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Bowling for Columbine

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United States, Canada, Germany · 2002
2h 0m
Director Michael Moore
Starring Michael Moore, George H.W. Bush, George W. Bush, Charlton Heston
Genre Documentary, Drama

Why do 11,000 people die in America each year by gun violence? The talking heads yelling from TV blame everything from Satan to video games. But are we that much different from many other countries? How have we become the master and victim of such enormous amounts of violence? This is not a film about gun control, but about the fearful heart and soul of America.

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What are critics saying?


Film Threat by

It’s a welcome addition to the national debate, which while not always on the money, is consistently thoughtful, smart and thoroughly satisfying.


The New Yorker by David Denby

When he follows his nose -- say, by tracing his own connections to Eric Harris, one of the Columbine shooters -- he implicates himself in what he hates and fears, and he emerges as a wounded patriot searching for a small measure of clarity. [28 October 2002, p. 119]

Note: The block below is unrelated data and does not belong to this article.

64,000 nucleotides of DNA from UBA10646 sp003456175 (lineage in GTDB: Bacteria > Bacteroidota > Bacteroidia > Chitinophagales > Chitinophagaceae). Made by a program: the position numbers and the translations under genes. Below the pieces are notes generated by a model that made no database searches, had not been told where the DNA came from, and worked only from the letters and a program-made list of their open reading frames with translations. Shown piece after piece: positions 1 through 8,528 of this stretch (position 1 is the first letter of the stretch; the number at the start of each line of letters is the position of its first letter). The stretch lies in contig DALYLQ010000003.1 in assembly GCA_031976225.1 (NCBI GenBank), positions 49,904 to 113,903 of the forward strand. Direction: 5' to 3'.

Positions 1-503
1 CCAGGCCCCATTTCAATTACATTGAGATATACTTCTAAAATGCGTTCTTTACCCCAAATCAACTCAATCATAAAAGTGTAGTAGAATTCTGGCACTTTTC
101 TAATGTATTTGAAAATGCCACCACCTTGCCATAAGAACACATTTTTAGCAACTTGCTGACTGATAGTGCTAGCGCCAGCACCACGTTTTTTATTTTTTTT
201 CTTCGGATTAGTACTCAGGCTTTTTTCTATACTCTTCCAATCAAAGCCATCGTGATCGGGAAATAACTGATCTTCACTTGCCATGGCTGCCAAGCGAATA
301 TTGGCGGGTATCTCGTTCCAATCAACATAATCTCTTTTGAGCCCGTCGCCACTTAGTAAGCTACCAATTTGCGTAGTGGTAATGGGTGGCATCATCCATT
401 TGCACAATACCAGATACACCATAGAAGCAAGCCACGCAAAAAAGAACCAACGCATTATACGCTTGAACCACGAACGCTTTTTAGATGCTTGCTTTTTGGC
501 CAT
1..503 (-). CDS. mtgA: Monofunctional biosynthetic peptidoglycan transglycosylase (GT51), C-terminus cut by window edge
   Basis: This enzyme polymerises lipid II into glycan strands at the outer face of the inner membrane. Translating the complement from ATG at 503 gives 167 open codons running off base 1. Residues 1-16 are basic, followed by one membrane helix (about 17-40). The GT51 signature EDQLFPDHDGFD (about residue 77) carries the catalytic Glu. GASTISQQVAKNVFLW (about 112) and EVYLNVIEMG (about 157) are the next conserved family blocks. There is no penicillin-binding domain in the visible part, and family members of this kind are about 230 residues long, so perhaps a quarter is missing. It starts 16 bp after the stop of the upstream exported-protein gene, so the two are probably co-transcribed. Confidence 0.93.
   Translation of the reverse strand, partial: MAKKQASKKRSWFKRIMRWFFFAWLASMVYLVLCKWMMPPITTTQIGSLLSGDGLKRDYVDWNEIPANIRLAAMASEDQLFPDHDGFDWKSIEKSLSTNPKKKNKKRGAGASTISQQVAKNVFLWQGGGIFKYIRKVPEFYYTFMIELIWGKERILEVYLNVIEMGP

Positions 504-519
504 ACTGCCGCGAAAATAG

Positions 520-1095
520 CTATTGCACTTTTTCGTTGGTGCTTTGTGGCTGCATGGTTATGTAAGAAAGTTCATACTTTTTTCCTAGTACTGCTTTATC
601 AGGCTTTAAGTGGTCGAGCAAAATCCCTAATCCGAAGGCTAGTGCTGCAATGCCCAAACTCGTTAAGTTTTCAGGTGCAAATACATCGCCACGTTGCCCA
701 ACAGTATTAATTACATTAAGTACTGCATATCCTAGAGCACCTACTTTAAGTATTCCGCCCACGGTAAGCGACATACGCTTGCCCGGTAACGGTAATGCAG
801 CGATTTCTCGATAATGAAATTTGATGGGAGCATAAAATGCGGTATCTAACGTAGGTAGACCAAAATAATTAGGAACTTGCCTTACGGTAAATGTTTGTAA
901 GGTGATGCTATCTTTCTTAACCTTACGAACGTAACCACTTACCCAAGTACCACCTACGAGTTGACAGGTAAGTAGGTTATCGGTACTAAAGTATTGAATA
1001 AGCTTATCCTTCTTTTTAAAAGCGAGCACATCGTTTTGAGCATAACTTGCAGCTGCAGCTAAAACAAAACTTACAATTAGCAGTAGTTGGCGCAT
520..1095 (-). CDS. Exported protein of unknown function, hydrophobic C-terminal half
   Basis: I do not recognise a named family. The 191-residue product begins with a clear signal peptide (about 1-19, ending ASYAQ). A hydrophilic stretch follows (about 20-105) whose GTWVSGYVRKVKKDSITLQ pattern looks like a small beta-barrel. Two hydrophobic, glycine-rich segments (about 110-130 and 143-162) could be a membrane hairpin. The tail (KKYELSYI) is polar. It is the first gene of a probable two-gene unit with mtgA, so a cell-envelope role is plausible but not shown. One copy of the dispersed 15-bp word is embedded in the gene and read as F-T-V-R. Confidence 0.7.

New York Daily News by Jami Bernard

Moore brilliantly unmasks the inanity of the arguments used in the debate over gun control in America. He then undermines himself by leaping into the blame game without supporting his central thesis, that the media is what makes teens like the ones at Columbine turn around and shoot up their schools.


Los Angeles Times by Kenneth Turan

Moore's concern about issues is genuine, and his showboating technique is often entertaining. But he is not the most organized person in the world, and there is a scattershot randomness about this film that is both its essence and a source of frustration.


Charlotte Observer by Lawrence Toppman

At its best, the movie powerfully indicts our violent history. A montage of bloody U.S. interventions in foreign affairs over the last half-century, most overthrowing elected governments we didn't like, left me shaken.


The Globe and Mail (Toronto) by Rick Groen

Moore continues another one infinitely more valuable -- the proud line that extends right back to Mark Twain, embracing all those satirists so enamoured with America at its best that they won't stand silent for America at its worst.


Seattle Post-Intelligencer by William Arnold

It's vintage Moore: on one level the courageous act of a gutsy journalist, and, on another, a callously unfair and self-serving spectacle that makes Moore seem like a big bully, and puts his audience into the position of a vigilante mob.

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